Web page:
“When will you be home? Who are you going with? Who’s driving? Did you finish your homework/project/room cleaning/assignment etc.? How are you going to get there? Did you remember your books/soccer gear/ ballet shoes/homework/project??? And no, for the 100th time, you can’t…”

Are the same kids who are now asking,

“Are you OK, Mom? Have you met your neighbors? Need me to tune up your bike, mow your lawn, sort out your blog website, get you groceries? Help you move that (insert anything heavy here…)?”

Granted, the quarantine has strengthened this concern and offers of helping out, but it didn’t create them as they were there long before I was in my solo-quarantine.

Less than a week into my quarantine, I went to bed, thinking all was OK and was quietly “congratulating” myself on making it through another day when out of nowhere, I began to sob – a chest heaving kind of sob. It didn’t matter how many times I told myself that it was going to be OK and that I was going to be OK, I clearly wasn’t. I was scared. I was alone. Without hesitation, I picked up my phone and called my son, Grant, whose time zone is an hour earlier than mine and I knew he’d still be up. My son became the voice of reason, insuring me that everything was going to be fine and I was going to be fine and just think, when we are on the other side of this, the stories we will all be able to tell of living through a pandemic.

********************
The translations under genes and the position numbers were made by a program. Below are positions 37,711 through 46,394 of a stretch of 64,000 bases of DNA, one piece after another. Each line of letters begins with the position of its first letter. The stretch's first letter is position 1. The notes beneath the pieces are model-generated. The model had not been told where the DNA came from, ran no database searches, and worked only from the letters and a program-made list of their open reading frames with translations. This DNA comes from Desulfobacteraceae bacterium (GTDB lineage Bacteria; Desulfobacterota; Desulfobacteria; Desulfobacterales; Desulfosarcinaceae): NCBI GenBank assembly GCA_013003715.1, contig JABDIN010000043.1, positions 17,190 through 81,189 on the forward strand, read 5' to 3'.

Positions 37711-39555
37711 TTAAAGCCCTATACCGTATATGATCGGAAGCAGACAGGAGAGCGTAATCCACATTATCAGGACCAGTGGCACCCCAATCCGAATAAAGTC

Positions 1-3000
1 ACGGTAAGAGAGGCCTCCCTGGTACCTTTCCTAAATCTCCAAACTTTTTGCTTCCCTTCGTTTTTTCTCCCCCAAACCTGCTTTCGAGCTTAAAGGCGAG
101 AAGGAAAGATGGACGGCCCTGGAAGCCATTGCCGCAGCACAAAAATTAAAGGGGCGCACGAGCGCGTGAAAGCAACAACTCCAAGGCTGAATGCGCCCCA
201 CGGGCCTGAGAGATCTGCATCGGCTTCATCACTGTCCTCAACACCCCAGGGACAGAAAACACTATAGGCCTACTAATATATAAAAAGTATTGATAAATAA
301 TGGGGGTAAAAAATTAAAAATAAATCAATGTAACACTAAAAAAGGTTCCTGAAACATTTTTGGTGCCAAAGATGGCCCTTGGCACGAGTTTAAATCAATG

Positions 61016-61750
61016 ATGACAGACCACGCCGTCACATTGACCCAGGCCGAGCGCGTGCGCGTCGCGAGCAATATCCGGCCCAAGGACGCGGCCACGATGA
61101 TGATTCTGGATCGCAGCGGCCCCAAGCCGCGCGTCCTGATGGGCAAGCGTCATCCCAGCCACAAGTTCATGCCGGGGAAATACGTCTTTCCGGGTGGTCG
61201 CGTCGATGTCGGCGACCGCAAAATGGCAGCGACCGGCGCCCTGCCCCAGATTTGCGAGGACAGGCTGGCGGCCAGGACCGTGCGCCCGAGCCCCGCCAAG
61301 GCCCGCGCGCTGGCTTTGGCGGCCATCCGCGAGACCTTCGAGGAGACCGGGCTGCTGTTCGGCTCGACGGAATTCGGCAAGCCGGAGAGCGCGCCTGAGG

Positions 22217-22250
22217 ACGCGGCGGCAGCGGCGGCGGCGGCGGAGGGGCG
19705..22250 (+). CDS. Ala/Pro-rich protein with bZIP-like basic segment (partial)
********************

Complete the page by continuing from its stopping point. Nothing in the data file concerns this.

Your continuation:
“You’ll be ok, Mom. I love you, Mom.”

We talked for about an hour, he talking me off the quarantine wall while I listened to the sage advice and reassurance from the son who gave me so many sleepless nights and whose behavior my own parents had to tell me was strangely familiar as they had seen it before with me. That son. That same son that this parent was now calling for reassurance and simply because I was afraid.

“You’ll be OK, Mom.”

“Thank you, Grant.”